According to Susquehanna analysts, first 5G iPhones that will take advantage of faster mmWave technology may be delayed until December 2020 or January 2021.
According to their note to investors Monday, seen by CNBC, Apple’s first 5G-enabled iPhones will arrive this September just like prior models. But customers looking for an iPhone with support for the faster 5G technology, called mmWave, might need to wait a few months. The delay in the launch reportedly stems from Apple’s decision to in-source Antenna-in-Package (AiP) modules instead of purchasing from a third party.
It’s likely Apple will announce all of its new iPhones at the same time during an event in September as it traditionally does, but the iPhones with 5G mmWave support may just launch a couple of months later. Apple did this when it announced the iPhone 8 and iPhone X in September 2017 and released the iPhone X in November.
Susquehanna added that the slower 5G iPhones will feature LCD screens while those incorporating support for mmWave technology will be OLED-based.
This means the successor to the iPhone 11 may only support slower but more widespread 5G networks while the more premium successors to the iPhone 11 Pro and iPhone 11 Pro Max will also support faster but less widespread mmWave networks.
In the push towards 5G technology, Apple’s current iPhone 11 models have adopted a Modified PI (MPI) technology that has replaced the previous Liquid Crystal Polymer (LCP) solution.
2020 iPhone prototypes include wider antenna lines (>1mm) for 5G ⚡️
Instead of plastic lines it will use a new material (glass, ceramic or sapphire) pic.twitter.com/69z02kSTa8
— Ben Geskin (@BenGeskin) October 22, 2019
5G iPhones are expected to use Qualcomm’s most advanced 5G chips and could have wider antenna bands. Reliable Apple analyst Ming-Chi Kuo of TF International Securities recently predicted that all iPhone models released in 2020 would feature 5G connectivity.
mmWave is about ten times faster than 4G LTE.
Even though support for this technology is currently offered by wireless carriers T-Mobile, AT&T and Verizon in the United States, their implementations vary widely. As an example, T-Mobile’s recently launched nationwide 600MHz 5G network is only marginally faster than 4G LTE.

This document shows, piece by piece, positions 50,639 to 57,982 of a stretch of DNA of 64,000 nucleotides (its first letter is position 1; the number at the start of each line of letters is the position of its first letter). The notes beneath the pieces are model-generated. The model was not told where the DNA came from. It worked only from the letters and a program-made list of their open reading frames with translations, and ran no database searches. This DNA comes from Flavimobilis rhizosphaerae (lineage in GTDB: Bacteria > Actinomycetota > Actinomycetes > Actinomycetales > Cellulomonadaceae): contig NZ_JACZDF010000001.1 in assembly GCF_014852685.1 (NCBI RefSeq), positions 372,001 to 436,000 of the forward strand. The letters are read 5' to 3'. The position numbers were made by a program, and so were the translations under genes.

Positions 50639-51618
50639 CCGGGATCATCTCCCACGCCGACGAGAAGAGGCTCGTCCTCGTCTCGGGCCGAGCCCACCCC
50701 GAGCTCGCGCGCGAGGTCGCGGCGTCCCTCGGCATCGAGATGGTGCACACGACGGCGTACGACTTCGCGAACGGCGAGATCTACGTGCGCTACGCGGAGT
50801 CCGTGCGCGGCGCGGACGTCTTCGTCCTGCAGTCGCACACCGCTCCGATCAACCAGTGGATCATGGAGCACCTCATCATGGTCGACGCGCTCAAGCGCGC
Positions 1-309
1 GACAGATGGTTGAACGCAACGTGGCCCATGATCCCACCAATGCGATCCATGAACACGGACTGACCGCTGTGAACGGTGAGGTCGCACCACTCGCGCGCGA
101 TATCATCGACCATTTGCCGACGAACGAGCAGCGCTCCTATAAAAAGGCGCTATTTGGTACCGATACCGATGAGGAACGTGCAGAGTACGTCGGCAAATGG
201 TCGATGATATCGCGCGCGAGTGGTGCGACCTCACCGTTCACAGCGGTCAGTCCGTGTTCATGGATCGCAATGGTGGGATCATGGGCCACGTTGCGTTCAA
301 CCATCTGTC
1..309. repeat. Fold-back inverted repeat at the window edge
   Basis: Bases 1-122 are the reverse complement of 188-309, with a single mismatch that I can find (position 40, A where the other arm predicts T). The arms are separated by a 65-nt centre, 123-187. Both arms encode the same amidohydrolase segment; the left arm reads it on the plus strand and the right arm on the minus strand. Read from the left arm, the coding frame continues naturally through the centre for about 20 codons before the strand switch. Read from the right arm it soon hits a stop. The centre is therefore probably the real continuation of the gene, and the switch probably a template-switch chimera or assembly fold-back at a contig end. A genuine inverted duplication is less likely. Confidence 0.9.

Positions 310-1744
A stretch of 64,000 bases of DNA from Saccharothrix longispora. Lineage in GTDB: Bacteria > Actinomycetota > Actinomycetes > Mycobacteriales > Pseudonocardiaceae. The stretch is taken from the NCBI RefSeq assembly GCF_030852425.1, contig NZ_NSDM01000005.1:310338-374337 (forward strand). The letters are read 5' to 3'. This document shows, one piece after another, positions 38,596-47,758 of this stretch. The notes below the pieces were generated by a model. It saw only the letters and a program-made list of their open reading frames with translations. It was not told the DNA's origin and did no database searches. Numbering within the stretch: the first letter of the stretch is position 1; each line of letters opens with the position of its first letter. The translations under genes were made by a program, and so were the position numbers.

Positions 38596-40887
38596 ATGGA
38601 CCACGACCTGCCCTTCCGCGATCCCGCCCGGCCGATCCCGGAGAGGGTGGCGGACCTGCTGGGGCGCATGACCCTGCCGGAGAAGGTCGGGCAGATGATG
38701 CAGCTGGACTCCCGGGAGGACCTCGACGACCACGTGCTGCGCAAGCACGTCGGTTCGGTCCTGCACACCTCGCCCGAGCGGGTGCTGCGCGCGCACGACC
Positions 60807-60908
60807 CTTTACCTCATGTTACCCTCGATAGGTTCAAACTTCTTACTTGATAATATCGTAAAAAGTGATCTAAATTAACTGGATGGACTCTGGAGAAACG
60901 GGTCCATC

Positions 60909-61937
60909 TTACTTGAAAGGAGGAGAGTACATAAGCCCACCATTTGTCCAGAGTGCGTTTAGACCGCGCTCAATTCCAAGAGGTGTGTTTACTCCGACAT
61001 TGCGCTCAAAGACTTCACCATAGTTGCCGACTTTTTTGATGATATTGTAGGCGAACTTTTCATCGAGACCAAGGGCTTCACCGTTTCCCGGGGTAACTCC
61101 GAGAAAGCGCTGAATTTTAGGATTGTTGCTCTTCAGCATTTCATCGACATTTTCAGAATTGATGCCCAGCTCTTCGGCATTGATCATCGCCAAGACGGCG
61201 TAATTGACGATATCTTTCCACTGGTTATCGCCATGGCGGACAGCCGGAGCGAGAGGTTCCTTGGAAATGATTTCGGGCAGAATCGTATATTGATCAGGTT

Aside from availability and coverage issues, the mmWave 5G networks are plagued with other problems. As an example, these networks currently cannot penetrate walls and buildings unless the user happens to be standing very close to a cell tower that offers mmWave support.
Susquehanna said the slower 5G iPhones will have LCD screens while the mmWave iPhones will have better OLED screens, like the screens in today’s iPhone 11 Pro. This means the successor to the iPhone 11 may only support slower but more widespread 5G networks while the more premium successors to the iPhone 11 Pro and iPhone 11 Pro Max will also support faster but less widespread mmWave networks.
While the current choices in terms of phones that support all of the 5G technologies and mmWave are currently limited, Samsung’s upcoming Galaxy S11 (expected to be formally unveiled at a February 11 event) may file as the first smartphone to support all of the new 5G networks.
As for Apple, an iPhone featuring the company’s in-house designed 5G modem probably won’t launch before 2022 or 2023, Fast Company learned last October.
Is 5G going to be a major deciding factor in purchasing your next smartphone, do you think? If so, should Apple be concerned that Samsung could have a leg up on it for almost a year.
If you ask me, I’m not worried because 5G will take some time to gain widespread coverage. Besides, Apple also wasn’t the first 3G smartphone. The original 2007 model was limited to the sluggish 2G EDGE networks and 3G support didn’t arrive until the following year.